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Montego Bay

History

Columbus anchored in Montego Bay in 1494 and called it Gulf of Good Weather. In 1655 a settlement appeared on Spanish maps: Manterias, after the Spanish word manteca, or lard, from the days when the Spanish shipped ‘pig’s butter’ derived from the herds of wild hogs that flourished in the nearby hills. Following the British takeover that year, the parish of St James was established. As sugar was planted, Montego Bay took on new importance, and St James became the most important sugar-producing parish on the island. Wealthy planters and merchants erected lavish townhouses and a parish church. Many original buildings perished in fires and hurricanes, which also destroyed valuable records in the western part of the island, obscuring this early history.

Montego Bay and its hinterland were the setting for the slave rebellion of Christmas 1831, when estates throughout St James were put to the torch. Militia and regular troops stationed in Montego Bay quickly quelled the revolt, and the courthouse became a center for savage retribution.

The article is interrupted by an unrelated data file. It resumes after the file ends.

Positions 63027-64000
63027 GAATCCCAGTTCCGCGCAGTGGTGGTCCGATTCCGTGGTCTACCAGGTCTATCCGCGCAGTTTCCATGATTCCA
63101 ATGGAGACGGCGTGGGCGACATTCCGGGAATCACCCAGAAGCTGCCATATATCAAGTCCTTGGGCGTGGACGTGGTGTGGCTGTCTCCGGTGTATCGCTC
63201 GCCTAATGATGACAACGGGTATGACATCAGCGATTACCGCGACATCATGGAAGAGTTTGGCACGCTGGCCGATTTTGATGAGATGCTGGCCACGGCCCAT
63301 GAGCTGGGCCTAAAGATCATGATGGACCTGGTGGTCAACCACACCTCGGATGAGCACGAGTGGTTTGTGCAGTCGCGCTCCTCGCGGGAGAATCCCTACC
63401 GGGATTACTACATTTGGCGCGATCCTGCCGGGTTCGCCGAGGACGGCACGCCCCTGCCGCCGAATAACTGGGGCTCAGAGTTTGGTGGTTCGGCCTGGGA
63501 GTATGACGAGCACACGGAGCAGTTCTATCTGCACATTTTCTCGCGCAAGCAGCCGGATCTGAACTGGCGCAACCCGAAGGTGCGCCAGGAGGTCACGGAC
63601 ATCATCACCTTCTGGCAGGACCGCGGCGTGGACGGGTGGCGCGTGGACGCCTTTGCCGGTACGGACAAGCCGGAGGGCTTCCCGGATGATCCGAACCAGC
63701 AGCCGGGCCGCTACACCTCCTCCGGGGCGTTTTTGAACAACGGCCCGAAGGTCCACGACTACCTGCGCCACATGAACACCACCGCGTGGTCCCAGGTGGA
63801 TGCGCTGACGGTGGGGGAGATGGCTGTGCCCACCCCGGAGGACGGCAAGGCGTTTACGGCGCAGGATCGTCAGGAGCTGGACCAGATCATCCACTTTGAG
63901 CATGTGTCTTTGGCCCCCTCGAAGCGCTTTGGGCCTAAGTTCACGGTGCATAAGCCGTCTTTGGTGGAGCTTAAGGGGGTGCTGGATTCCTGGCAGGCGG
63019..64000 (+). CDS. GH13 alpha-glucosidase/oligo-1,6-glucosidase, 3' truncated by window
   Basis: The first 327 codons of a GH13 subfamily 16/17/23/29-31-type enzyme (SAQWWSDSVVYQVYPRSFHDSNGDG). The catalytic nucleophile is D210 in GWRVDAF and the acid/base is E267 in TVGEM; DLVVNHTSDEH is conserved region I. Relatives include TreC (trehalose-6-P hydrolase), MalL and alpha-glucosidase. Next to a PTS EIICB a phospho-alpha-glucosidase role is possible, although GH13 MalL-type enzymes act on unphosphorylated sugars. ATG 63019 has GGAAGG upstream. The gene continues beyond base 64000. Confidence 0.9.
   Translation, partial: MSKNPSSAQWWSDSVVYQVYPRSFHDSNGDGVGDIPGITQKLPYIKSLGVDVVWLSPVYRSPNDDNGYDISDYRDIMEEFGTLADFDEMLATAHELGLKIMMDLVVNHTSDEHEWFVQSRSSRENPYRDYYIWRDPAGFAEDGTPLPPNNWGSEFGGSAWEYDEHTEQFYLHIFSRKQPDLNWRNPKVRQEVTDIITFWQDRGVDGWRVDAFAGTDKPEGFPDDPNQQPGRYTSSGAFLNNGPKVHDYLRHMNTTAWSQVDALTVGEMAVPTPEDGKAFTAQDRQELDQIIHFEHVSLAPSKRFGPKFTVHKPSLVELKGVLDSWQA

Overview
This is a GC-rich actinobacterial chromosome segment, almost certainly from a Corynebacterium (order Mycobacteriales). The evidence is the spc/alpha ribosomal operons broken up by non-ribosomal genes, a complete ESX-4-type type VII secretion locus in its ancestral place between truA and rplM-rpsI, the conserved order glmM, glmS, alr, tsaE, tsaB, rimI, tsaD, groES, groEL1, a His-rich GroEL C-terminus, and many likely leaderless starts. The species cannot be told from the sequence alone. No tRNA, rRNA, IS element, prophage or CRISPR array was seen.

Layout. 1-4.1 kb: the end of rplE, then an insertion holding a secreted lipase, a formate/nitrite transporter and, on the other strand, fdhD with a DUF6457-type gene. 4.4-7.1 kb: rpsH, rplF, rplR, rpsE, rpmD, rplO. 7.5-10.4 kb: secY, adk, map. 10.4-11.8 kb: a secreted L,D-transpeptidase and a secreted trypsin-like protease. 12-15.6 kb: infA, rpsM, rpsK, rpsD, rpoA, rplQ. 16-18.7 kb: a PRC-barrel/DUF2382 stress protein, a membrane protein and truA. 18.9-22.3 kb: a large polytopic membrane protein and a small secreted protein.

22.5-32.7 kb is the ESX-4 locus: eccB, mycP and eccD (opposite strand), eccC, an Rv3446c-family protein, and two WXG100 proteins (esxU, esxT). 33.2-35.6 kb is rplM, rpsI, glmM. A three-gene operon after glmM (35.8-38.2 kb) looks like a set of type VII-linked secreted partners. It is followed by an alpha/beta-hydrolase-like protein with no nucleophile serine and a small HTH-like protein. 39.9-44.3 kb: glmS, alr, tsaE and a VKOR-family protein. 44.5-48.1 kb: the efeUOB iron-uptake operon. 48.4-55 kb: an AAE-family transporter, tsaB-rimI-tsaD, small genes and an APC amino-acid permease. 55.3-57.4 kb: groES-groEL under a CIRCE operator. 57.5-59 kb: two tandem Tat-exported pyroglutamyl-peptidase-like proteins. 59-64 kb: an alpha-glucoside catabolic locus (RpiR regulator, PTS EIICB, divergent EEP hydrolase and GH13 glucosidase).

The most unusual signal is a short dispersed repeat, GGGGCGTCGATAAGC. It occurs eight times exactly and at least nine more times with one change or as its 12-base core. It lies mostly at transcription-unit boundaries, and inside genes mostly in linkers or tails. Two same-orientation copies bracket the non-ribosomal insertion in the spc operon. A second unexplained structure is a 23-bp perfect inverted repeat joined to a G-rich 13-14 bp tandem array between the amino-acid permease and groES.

After emancipation in 1834 the sugar trade slipped into decline. The city once again languished until it was revived by the development of the banana trade, and by the tourist trade that developed in the late 1880s when Dr Alexander G McCatty founded a sanitarium at what is today Doctor’s Cave Beach. Rich Americans and Britons flocked onto the banana boats to ‘take the waters.’ Many later bought homes here, adding luster to Montego Bay.

During WWII the US Air Force built an airstrip east of town, which in the postwar years served to open up Montego Bay to tourism on a larger scale. Round Hill and Tryall resorts were built west of town, cementing MoBay’s chic reputation.

In the late 1960s the bay was dredged, and Montego Freeport was constructed (the port is now a center of light industry). Later, a separate cruise-ship terminal appeared, launching a new breed of visitor.

In the 1990s the resort became somewhat jaded, but in recent years it has been revived and spruced up with a discernible makeover. Gloucester Ave is safer than ever, the cruise ships are back en masse, and even downtown has been revivified to the point where timid cruise-ship passengers dare to walk off their sea legs while taking in some of the splendid Georgian architecture.